Journey of My Case: EAD

18 October 2021

Some people casually toss cards into their wallet. But those who obtain me treat me with respect. My beneficiaries handle me carefully because I’m so valuable.

I’m an employment authorization document. I show U.S. employers that a foreign national is allowed to work for them. I give people the ability to earn a living and provide for themselves and their families. I present opportunity and financial stability.

But it’s not always easy to get me. Here, I’ll share the journey I take from an initial application to my beneficiary’s wallet.

Step 1: EAD Application

I start as an EAD application, Form I-765, with a stack of supporting evidence that shows my beneficiary’s immigration status and financial need.

Step 2: Lockbox Processing

I travel to a Lockbox, a secure facility the government uses to collect immigration applications and fees. There are three USCIS Lockboxes in the U.S., so I visit Phoenix, Arizona; Chicago, Illinois; or Lewisville, Texas. USCIS workers send my beneficiary a receipt notice to let them know I arrived safely.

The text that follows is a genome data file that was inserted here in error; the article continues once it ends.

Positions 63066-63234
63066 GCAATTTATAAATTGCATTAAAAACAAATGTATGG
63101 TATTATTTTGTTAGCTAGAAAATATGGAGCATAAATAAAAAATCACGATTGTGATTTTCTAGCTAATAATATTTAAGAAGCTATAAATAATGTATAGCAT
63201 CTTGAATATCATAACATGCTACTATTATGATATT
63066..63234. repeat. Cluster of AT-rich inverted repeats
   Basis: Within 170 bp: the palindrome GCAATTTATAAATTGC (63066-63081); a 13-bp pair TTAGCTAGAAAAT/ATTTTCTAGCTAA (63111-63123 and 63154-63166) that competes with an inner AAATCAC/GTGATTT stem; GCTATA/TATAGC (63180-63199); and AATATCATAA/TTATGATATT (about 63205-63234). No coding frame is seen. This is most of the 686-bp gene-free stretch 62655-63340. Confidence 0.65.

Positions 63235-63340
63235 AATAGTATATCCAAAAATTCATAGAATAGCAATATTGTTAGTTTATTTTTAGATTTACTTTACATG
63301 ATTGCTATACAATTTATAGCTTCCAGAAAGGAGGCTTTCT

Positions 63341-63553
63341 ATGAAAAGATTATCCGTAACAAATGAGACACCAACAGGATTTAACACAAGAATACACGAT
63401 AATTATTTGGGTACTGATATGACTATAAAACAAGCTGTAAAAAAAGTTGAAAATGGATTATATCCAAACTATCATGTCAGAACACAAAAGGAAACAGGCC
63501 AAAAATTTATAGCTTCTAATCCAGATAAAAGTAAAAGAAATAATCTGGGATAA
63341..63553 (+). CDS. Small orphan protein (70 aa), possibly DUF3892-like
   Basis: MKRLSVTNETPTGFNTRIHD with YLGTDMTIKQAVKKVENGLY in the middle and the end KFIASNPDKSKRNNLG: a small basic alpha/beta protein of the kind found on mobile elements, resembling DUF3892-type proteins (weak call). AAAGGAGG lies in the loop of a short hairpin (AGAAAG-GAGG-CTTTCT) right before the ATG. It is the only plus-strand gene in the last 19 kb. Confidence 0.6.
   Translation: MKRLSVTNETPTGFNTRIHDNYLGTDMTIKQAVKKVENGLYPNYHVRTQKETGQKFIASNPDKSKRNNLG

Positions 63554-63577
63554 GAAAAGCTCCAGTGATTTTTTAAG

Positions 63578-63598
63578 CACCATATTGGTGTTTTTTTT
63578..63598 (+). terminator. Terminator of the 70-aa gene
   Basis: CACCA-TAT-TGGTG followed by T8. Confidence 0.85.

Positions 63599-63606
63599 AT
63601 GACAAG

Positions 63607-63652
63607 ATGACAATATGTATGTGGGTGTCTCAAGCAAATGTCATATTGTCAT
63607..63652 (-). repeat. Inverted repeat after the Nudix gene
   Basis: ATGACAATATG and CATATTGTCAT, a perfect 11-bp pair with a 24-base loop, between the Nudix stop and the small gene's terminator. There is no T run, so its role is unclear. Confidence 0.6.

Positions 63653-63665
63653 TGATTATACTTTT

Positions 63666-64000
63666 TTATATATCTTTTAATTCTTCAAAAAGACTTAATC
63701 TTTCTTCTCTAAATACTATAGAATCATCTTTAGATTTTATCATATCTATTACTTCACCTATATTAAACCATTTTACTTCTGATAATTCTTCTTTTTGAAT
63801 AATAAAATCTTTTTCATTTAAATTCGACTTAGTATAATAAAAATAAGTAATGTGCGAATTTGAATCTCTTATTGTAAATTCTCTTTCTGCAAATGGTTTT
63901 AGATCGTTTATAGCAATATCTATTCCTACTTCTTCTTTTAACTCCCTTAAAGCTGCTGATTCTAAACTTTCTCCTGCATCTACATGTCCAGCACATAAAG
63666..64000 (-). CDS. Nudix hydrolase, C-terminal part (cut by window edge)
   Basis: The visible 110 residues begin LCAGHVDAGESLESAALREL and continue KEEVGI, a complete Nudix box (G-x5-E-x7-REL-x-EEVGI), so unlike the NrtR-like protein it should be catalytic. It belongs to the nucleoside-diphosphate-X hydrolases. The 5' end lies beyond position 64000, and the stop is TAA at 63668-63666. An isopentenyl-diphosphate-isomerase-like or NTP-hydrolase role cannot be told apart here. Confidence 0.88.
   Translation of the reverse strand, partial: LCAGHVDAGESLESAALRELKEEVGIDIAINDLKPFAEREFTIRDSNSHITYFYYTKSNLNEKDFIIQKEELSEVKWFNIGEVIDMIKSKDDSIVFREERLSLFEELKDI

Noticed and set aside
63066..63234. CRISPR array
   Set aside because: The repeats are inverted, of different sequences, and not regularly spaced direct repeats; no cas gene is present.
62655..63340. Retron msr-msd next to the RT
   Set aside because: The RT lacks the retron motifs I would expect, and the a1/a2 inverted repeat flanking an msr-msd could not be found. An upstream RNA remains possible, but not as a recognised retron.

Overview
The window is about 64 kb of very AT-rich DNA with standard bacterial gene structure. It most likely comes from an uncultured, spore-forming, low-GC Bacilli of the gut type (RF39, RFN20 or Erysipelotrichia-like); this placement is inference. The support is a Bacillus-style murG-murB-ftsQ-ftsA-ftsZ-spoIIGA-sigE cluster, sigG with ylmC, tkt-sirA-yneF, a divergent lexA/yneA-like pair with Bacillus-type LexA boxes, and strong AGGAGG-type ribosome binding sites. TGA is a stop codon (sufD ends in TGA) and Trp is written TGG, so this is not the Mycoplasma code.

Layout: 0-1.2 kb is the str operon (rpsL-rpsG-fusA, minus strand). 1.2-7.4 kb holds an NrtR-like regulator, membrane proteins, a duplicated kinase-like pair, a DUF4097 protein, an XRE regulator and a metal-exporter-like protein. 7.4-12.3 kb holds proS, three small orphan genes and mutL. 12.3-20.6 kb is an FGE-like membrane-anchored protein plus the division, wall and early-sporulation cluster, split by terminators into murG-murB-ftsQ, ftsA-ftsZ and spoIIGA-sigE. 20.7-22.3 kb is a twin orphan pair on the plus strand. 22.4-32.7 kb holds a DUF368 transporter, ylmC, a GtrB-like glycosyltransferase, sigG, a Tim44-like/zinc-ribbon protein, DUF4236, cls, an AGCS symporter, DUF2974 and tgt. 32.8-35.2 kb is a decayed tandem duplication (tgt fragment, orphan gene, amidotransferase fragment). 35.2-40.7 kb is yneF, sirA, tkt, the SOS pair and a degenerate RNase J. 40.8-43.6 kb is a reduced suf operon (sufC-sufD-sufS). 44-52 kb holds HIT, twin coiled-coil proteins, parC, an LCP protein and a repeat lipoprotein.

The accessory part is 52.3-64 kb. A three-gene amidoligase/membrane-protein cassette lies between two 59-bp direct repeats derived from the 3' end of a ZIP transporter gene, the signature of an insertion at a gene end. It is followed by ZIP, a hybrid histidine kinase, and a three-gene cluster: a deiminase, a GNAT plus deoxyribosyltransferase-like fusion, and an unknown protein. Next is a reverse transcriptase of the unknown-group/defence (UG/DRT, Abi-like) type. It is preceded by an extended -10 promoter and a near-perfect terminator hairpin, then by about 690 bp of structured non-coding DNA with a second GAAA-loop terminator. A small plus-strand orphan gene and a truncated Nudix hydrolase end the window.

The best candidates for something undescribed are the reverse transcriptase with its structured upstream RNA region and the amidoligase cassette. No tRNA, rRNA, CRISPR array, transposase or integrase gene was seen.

Step 3: USCIS Office

The USCIS workers sort me, scan me, and transfer me to a USCIS office. This step can take weeks or months because the Lockbox is a crowded place—I’m surrounded by hundreds of thousands of applications. At the USCIS office, workers review me and decide whether to approve me or deny me.

Students who need me to work for a U.S. employer in an optional practical training program (work related to their study), can file for me online. Zipping through the internet is faster than visiting a Lockbox, which means students can start work quickly.

Step 4: Biometrics Appointment

My beneficiary goes to a biometrics appointment, which means I get more information. Now, I have my beneficiary’s fingerprints, photo, and signature. This information completes my application.

Step 5: EAD Approval

If my beneficiary is approved for an EAD, they’ll get an approval notice. Then my stack of papers will transform into a gorgeous card (if I say so myself) which travels through the mail to my beneficiary. My exciting journey from Lockbox to my beneficiary’s wallet usually takes a few months.

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